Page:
We analyzed the risk factors for each major amputation, minor amputation, and total amputation. For major amputation, the ABI and HbA1c are risk factors, of which the ABI is the most significant (B=–10.706), because major amputation is significantly associated with macrocirculation, and the ABI, which reflects the macrocirculation, is significantly associated with major amputation (17). Therefore, we conclude that the ABI is more accurate in reflecting the needs of major amputation, and angioplasty improves the ABI and major amputation. Regarding minor amputation, TcPO2, SBP and HbA1c were identified as risk factors, with TcPO2 being the most significant (B=–0.152), because minor amputation is more associated with the local microcirculation; therefore, TcPO2, which reflects the local microcirculation, is significantly associated with minor amputation (18,19). The lower TcPO2 is, the more the patient is inclined to have minor amputation, and APG reduced minor amputation by improving TcPO2 (19,20). Therefore, we conclude that TcPO2 is more accurate in reflecting the needs of minor amputation and that APG improves TcPO2 and minor amputation. Regarding total amputation, uric acid, glycated hemoglobin, TC, and TcPO2 were identified as the risk factors, among which TcPO2 was the most significant (B=–0.363). Since minor amputation accounted more for total amputation than major amputation, TcPO2, which is more associated with minor amputation, was also significantly associated with total amputation (18-20). The above results suggest that major amputation is associated with the ABI, and angioplasty therapy has a greater effect on the improvement in the macrocirculation and ABI and reduced major amputation. Minor amputation was significantly associated with TcPO2, APG had a greater effect on the improvement in the microcirculation and TcPO2 and significantly reduced minor amputation.
One limitation of this study is that the sample size was limited. Another potential limitation is that the study was conducted at a single institute, which may result in bias.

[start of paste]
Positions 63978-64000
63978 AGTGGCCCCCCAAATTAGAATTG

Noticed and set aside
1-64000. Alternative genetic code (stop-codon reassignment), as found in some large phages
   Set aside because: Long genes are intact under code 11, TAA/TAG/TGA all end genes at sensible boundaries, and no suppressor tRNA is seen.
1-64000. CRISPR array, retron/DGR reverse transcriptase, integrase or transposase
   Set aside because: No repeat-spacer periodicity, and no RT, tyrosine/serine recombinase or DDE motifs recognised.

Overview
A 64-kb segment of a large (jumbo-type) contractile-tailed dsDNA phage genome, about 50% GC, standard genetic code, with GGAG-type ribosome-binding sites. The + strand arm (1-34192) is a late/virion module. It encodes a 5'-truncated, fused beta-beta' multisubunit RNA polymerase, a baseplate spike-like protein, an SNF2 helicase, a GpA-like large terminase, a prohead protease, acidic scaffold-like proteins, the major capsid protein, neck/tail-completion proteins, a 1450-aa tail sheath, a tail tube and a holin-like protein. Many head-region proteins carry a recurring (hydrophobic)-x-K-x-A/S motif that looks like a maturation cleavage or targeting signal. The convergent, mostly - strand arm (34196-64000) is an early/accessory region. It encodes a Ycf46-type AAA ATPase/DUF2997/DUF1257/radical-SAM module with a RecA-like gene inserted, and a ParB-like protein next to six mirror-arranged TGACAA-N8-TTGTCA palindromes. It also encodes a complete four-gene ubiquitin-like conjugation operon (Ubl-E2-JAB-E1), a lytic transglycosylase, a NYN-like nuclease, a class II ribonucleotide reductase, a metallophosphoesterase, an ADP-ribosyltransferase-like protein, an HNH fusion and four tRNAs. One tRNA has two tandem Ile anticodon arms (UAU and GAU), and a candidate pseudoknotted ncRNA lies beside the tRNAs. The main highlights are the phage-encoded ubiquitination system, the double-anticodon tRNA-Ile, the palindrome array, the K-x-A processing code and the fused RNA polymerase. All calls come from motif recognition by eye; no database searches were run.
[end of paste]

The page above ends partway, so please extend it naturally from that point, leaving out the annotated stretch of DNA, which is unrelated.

This study demonstrates that in diabetic LEAD patients with foot ulcers, major amputation is mainly associated with the ABI, while minor amputation is significantly associated with local TcPO2. Angioplasty mainly improves the macrovasculature and the ABI and reduces the incidence of major amputation, whereas APG mainly improves the microcirculation and local TcPO2 and reduces the incidences of minor and total amputations. We will increase the sample size and the number of research centers to explore the mechanism of angioplasty and APG and to determine which better improves amputation and wound healing to clarify the wound healing of DFUs.
Funding: This work was supported by grants from the National Natural Science Foundation of China (81370885) and The Clinical Trial Project of the First Affiliated Hospital of the Third Military Medical University in 2016 (SWH2016JSTSYB-11).
Conflicts of Interest: The authors have no conflicts of interest to declare.
Ethical Statement: The authors are accountable for all aspects of the work in ensuring that questions related to the accuracy or integrity of any part of the work are appropriately investigated and resolved. The study protocol was approved by the Southwest Hospital of the Army Medical University Institutional Review Board and conformed to the standards of the Declaration of Helsinki and is registered at ClinicalTrials.gov (NCT 03248466).